Third-party email acquisition is a lesser-known traffic type within the partnership world. It offers a high degree of scalability and allows brands to access consumers in one of the most intimate mediums: the inbox. Across the top networks, there are anywhere between 200 to 300 million unique US-based email addresses. Because of the intimate nature and scalability of the channel, it can be a costly channel and usually works best for high LTV products and services where paying, at times, close to $100 for an early lead, is still economically viable. While not all mailers require that much of an investment, there are brands that are willing to pay that high across the same set number of emails delivered, so this channel scales best for brands with high LTV customers.
How it works
Third-party email networks have access to submailers who collect millions of opted-in personal emails. This could be a content site that has a newsletter or an online mortgage calculator that requires a user to give their email address in return for an estimate. When a user checks off the box to complete the form submit, they are agreeing to receive marketing offers from external partners. This allows the mailer to email the user with relevant offers. Mailers work with networks to see a range of offers they can promote to their email database. For any leads that come from the emails sent, brands – our clients – pay them for that lead or sale. These mailers often work on a cost per email delivered basis, or for specific industries or offers that they are confident will resonate with their audience, they can work on a cost per action basis too.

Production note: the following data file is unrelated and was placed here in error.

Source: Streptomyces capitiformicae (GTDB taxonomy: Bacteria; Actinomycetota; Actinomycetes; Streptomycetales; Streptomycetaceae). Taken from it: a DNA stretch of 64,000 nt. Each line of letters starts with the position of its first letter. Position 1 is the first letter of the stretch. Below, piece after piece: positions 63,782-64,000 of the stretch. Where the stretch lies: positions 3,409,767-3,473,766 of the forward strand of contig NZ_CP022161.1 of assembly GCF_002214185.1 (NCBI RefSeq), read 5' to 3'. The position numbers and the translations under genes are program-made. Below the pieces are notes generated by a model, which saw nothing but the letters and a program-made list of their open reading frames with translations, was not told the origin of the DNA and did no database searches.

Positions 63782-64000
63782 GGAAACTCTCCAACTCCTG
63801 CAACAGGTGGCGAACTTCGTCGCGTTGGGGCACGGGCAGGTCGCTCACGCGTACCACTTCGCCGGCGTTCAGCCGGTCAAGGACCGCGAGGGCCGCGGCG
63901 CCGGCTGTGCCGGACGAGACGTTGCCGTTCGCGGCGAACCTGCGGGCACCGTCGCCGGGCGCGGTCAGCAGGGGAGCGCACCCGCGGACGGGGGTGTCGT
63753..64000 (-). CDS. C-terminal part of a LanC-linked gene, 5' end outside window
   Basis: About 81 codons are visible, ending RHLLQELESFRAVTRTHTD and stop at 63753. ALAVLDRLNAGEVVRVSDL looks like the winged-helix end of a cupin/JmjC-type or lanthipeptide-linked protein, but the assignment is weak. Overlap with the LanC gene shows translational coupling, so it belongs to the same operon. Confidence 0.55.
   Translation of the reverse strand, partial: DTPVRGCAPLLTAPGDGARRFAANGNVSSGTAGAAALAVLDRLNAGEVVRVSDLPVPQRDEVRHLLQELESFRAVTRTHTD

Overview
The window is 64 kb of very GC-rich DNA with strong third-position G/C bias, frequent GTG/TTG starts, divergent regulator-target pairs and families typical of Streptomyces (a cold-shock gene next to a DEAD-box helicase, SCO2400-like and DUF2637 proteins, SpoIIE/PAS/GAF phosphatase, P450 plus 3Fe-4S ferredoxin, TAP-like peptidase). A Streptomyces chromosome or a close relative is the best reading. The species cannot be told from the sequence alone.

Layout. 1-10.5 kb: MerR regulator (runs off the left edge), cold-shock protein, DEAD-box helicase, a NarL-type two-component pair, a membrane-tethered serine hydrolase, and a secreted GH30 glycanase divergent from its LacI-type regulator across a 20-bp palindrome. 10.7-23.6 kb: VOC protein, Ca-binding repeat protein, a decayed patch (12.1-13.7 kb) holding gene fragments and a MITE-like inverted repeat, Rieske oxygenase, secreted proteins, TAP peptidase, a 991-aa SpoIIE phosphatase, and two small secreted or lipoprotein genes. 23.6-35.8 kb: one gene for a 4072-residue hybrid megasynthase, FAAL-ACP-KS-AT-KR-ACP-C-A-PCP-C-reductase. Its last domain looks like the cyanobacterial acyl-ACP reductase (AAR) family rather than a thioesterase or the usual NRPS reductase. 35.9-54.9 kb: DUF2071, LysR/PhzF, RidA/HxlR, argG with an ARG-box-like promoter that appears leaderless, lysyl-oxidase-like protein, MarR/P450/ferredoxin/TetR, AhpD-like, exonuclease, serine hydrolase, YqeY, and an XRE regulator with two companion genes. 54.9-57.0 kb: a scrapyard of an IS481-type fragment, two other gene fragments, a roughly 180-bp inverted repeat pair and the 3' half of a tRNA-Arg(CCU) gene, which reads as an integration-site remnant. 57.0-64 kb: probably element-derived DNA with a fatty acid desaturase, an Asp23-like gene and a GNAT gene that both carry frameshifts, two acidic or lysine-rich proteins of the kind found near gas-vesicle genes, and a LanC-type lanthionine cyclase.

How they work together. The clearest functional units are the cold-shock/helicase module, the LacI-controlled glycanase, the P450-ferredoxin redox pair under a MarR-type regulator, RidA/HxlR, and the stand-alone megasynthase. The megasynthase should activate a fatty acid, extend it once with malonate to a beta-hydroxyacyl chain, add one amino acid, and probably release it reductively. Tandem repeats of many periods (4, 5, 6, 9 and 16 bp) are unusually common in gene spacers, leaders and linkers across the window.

Scalable Opportunity with Close Monitoring Required
Launching third-party email as a channel within your partnership program is more challenging and involved than other channels. Launching a program includes ensuring suppression compliance as emails are legally sent from the advertiser, which means consumers who have opted out of emails from the brand cannot be emailed. This alone can represent a challenge for brands as they are now sharing sensitive information with third parties. Will emails be hashed in MD5 or SHA-512? How does a more stringent security requirement impact the cost and scale of the program? Likewise, as this channel has historically not been deployed by leading brands, submailers are often used in delivery strategies that are not brand-friendly. Ensuring mailers are within our clients' guidelines requires working closely with networks. Finally, optimizing the payouts and budgets based on the performance of a given submailer requires working through a massive amount of data and often connecting it with internal LTV data to be able to make effective commissions decisions. Collectively, these challenges make email a high-reward, high-bandwidth channel. For the right brands, it's an incredible opportunity if scaled cautiously and managed closely.